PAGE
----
First and foremost the bullmastiff is a guard dog, and it is a type of guard dog that is more protective of territory than anything else. The typical sequence of bullmastiff guard behaviours include running up to a suspicious character, maybe slam the front feet into the ground, and take a stand, maybe growling and/or barking, thus threatening the perceived danger first. Typically, the dog then takes a moment or two to evaluate the problem before taking further action. A bullmastiff exhibiting a threatening posture is usually enough for any person with malicious intent to decide on a hasty departure rather than confrontation. When confronted and threatened back, the bullmastiff will use his weight to shove and/or bite to take care of the perceived problem. Thus biting is the last in a sequence of guard behaviours of the bullmastiff, and it happens rarely. This type of guard behaviour is quite different from that of herding breeds, like the Alsatian and the Belgian Malinois.

The typical herding breed guard dog’s sequence involves a chase and catch and bite part, with the shepherd jumping and biting and letting go and running around and biting some more. In order to better understand these behaviours it is useful to look at the evolution of dogs and the behaviours that underlie guard behaviours in todays dog breeds. Over the course of thousands of years since the domestication of the wolf to a dog, the dogs guard behaviours developed from the predatory behaviours of the ancestral wolf. Wolves exhibit a chain of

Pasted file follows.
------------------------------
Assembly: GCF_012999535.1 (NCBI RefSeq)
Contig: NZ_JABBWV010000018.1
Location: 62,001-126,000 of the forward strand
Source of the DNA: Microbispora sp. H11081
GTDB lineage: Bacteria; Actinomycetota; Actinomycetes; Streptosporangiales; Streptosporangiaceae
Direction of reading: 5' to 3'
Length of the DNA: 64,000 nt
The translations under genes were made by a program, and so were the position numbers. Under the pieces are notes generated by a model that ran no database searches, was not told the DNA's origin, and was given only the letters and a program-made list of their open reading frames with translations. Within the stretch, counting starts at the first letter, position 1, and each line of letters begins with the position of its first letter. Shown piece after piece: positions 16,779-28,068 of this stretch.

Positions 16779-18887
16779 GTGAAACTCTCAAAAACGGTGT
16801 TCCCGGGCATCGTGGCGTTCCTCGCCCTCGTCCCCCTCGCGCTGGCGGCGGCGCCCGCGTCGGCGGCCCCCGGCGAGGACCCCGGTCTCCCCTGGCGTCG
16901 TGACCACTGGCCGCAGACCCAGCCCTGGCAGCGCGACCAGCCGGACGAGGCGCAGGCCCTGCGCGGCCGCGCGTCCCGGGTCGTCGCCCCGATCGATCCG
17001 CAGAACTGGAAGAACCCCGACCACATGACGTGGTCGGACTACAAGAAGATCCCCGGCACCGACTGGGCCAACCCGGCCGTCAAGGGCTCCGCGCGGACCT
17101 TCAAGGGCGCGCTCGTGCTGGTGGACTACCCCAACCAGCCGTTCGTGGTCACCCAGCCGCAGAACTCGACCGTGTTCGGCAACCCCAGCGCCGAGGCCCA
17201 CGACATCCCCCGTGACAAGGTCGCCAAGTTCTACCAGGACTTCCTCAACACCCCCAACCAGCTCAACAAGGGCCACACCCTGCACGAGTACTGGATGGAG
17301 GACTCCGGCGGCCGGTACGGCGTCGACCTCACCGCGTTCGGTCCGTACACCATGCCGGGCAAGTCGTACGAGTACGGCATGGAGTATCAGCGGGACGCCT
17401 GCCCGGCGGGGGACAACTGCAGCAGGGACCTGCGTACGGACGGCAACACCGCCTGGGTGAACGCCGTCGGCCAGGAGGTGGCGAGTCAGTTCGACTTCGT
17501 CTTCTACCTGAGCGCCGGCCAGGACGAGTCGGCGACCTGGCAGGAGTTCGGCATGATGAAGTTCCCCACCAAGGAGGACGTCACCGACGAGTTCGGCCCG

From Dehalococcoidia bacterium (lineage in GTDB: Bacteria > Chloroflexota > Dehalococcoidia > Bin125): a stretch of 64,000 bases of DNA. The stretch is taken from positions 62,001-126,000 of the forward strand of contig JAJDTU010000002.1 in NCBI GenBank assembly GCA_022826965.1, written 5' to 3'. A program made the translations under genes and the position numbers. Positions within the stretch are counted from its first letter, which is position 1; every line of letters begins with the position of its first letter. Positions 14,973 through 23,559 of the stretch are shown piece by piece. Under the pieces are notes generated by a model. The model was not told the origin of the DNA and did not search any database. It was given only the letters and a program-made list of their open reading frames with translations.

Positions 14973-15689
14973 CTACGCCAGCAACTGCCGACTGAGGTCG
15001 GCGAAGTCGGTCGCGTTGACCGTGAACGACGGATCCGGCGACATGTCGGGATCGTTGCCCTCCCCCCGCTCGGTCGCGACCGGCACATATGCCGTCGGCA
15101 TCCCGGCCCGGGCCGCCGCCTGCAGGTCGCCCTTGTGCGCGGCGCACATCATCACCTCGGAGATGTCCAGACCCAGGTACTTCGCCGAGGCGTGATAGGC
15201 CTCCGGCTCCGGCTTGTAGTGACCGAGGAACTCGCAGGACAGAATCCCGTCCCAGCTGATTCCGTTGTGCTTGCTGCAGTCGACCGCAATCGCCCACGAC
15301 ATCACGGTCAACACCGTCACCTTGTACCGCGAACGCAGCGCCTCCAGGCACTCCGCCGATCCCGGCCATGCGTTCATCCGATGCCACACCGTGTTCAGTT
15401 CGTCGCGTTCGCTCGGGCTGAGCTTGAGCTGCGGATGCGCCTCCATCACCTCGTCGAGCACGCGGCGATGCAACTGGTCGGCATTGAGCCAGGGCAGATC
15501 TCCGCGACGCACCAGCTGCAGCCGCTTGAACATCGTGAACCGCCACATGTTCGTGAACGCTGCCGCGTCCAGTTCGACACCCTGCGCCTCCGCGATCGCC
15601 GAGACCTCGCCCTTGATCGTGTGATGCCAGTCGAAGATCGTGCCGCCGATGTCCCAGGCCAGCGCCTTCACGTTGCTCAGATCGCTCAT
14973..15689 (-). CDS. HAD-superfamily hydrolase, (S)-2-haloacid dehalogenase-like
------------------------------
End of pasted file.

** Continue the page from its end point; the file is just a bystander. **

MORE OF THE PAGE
behaviours in hunting for food: eyeing the prey – alert – stalk – chase – bite – kill. This sequence was tapped in developing herding dogs, where the kill part was selected for extinction and the bite part was selected for softness and control. Herding thus involve selected predatory behaviours. These breeds are also good guard dogs, and their guard behaviours are like a predatory chain without the final kill: being aware and vigilant – alert by barking – stalk – chase – bite. They show a strong prey-drive and they tend to like retrieving objects.

The guard behavior of the bullmastiff is quite different from that of herding dogs. Their guarding is closer related to that of the large flock guarding breeds, like the Maremma, and the Kuvasz. These dogs tend to stay with the livestock, and they do not prey on livestock. They also protect their flock from predators. Their guard behaviours do not involve chasing and catching, as much as interrupting the predators behaviours by interrupting and deflecting. These dogs have a low prey-drive, and they are not interested in chasing and catching objects. They tend to stand their ground to protect their territory and to prevent a predator from getting close to the livestock – or the family.